Rants #1: Jointers

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Blog entry by Ottacat posted 01-19-2014 04:59 PM 1528 reads 1 time favorited 5 comments Add to Favorites Watch
no previous part Part 1 of Rants series Part 2: The hobby woodworker dilemma »

Many of the woodworking tools available to both hobby and professional woodworkers are beautifully engineered and well designed. Ever seen an exploded diagram of a cordless drill or impact driver? The mechanical and electrical engineering is quite impressive.

In terms of more stationary tools, the DeWalt 735 planer is an excellent machine. Snipe is minimal and easily sands out, dual speeds, beautiful finish and easily changed knives make this an awesome planer for a hobby woodworker. Another beautifully engineered piece of equipment are the SawStop tablesaws. Way beyond the safety brake system everything else is well designed and thought out. The blade lifts effortlessly and yet stays rock solid in place. The blade guard and riving knives change quickly and are beautifully designed. The dust collection is awesome. The manual is extensive outline every possible setup and adjustment option.

At the other end of the spectrum are jointers. Todays jointer is no different than one made 50 or 100 years ago. The are truly awful. First, the means to keep the two tables coplanar are terrible. Dovetail adjustments are unbelievably useless where you have to make and insert metal shims. Parallelogram models are only slightly better but the adjustment cams are hard to turn (for many, you use a hammer and screwdriver or other tool), in poor locations and a complete exercise in frustration to get set.

The use of extensive amounts of steel in the bed is unnecessary. The beds mostly need just to stay flat and many other materials can stay flat without weighing hundreds of pounds. The default cutterhead uses difficult to adjust knives. When they need sharpening you are better of to buy a Tersa cutterhead, ESTA knives or a full helical cutterhead. The motor is crudely mounted, alignment is difficult, the belt is poorly designed and often knocks against the belt guard. The fence is overly heavy and can be slightly warped. The alignment mechanisms are rough and the ‘positive’ stops are useless requiring resetting with a mechanics square frequently.

You can of course get a decent jointer if jump up to European jointer / planers but the cost jump is more than double of stand-alone machines and you have to switch setups.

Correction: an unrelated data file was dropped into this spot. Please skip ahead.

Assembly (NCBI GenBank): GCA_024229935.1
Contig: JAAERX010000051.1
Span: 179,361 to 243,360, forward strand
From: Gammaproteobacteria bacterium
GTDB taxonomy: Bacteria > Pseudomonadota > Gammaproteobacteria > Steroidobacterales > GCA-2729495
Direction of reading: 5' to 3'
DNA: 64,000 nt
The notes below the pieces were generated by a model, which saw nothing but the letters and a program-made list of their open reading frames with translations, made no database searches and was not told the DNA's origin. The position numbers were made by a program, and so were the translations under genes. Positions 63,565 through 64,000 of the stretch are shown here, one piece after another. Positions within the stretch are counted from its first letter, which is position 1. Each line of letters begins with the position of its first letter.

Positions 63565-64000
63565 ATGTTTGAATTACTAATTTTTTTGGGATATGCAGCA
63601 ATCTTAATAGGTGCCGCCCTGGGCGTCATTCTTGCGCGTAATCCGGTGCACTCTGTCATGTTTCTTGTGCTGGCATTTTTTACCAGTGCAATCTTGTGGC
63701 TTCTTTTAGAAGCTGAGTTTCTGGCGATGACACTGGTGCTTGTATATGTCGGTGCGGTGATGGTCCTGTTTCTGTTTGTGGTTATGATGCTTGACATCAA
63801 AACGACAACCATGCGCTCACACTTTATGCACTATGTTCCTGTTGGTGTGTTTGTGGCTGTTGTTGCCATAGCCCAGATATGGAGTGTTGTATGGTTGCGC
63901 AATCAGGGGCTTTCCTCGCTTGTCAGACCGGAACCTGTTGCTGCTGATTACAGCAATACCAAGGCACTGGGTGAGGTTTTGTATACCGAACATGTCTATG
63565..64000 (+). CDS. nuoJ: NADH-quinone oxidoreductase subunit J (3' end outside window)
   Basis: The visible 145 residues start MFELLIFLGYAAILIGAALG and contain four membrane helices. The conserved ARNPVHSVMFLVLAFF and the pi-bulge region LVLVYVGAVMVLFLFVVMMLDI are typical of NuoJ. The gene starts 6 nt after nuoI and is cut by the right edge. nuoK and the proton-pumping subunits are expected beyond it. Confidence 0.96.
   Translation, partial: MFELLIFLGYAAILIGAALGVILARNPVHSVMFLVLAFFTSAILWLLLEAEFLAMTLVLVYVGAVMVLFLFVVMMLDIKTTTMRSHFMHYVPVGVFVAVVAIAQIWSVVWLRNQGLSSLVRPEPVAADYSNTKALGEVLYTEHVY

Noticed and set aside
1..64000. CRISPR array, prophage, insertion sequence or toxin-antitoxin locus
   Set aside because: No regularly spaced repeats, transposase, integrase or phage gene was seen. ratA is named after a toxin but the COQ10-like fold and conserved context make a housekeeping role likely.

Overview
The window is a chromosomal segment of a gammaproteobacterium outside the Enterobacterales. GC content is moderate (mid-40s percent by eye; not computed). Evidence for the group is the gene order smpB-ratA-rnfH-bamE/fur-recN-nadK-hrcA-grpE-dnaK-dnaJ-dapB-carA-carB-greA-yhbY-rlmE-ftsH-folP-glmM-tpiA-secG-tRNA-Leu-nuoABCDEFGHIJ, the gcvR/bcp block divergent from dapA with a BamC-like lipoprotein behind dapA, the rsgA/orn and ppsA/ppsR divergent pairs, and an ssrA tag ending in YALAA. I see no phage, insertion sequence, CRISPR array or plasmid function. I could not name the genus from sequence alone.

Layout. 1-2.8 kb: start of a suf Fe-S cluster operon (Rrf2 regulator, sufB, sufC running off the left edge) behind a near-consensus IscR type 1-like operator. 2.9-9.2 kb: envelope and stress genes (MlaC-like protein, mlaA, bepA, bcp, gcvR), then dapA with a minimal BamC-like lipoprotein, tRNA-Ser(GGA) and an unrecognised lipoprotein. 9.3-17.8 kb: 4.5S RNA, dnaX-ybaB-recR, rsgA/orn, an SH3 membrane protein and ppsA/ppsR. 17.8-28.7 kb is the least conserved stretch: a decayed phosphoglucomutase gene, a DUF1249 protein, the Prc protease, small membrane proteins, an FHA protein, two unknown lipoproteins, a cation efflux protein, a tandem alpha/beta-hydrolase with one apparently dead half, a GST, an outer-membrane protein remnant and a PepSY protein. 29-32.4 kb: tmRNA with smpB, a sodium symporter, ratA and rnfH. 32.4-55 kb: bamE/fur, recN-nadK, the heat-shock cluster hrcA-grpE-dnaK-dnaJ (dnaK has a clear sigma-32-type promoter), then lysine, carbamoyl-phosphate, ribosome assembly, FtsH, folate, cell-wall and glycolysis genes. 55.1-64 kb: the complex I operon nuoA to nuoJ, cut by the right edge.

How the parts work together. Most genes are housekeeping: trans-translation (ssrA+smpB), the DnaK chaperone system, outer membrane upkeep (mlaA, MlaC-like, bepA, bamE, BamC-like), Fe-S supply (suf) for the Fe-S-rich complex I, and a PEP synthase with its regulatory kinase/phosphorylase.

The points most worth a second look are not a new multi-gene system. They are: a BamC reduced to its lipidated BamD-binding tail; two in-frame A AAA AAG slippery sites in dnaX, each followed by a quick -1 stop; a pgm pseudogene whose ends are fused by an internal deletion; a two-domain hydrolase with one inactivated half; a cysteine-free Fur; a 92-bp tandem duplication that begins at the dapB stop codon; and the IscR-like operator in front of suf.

Why oh why can’t some company design and build rethought jointer?

5 comments so far

View Woodknack's profile


13522 posts in 3297 days

#1 posted 01-20-2014 05:11 AM

Well woodworking machine manufacturers are kind of a lazy lot, unless someone like Gass comes along and really stirs the pot they obviously don’t put much money into R&D and even then are reluctant.

-- Rick M,

View dschlic1's profile


491 posts in 2887 days

#2 posted 01-20-2014 05:50 PM

Use a thickness planner and a planner sled. For edge jointing, use a straight cut jig on the table saw. Sell your jointer for scrap!

View Ottacat's profile


532 posts in 2768 days

#3 posted 01-20-2014 09:13 PM

I do have a jointer and after plenty of frustration it is setup and running. The point was that there is a big opportunity for a good vendor to design a good one.

I’d love to see SawStop build one but they’d want to put in their brake technology which would drive up the engineering costs probably beyond what they ever recoup given annual jointer sales are way below tablesaws.

I just think that some company that does some internal engineering like Jet, Powermatic, Steel City could design and build a much better jointer at a reasonable cost.

View pintodeluxe's profile


6231 posts in 3730 days

#4 posted 01-20-2014 09:27 PM

What models of jointers have you had? I guess I agree that the dovetail way machines are harder to adjust, and do require occasional tuning. Since I bought a parallelogram jointer I have been completely satisfied. I have the Delta DJ-20 and the 76” bed length makes all the difference for jointing long lumber. True, the three straight knives take 45 minutes to change out, but the knives themselves are dirt cheap. The knives last much longer than the replaceable planer knives too.

I don’t reset my fence frequently, or suffer from a warped fence. I don’t mind that the machine is heavy, because for me that gives it a feeling of stability. Would a spiral head make it a better machine? Probably.

Take a second look at parallelogram machines. They are pretty solid.

Now the knives on the 735 planer… those need to be redesigned.

-- Willie, Washington "If You Choose Not To Decide, You Still Have Made a Choice" - Rush

View ScottStewart's profile


120 posts in 3049 days

#5 posted 01-25-2014 06:03 PM

I completely agree with everything you said. I spent nearly $200 for set up tools for my jointer and lost a summer trying to get it to get it to work. I eventually did, but it shouldn’t have been that hard.

That jointer more than anything else in the world drove me to hand tools.

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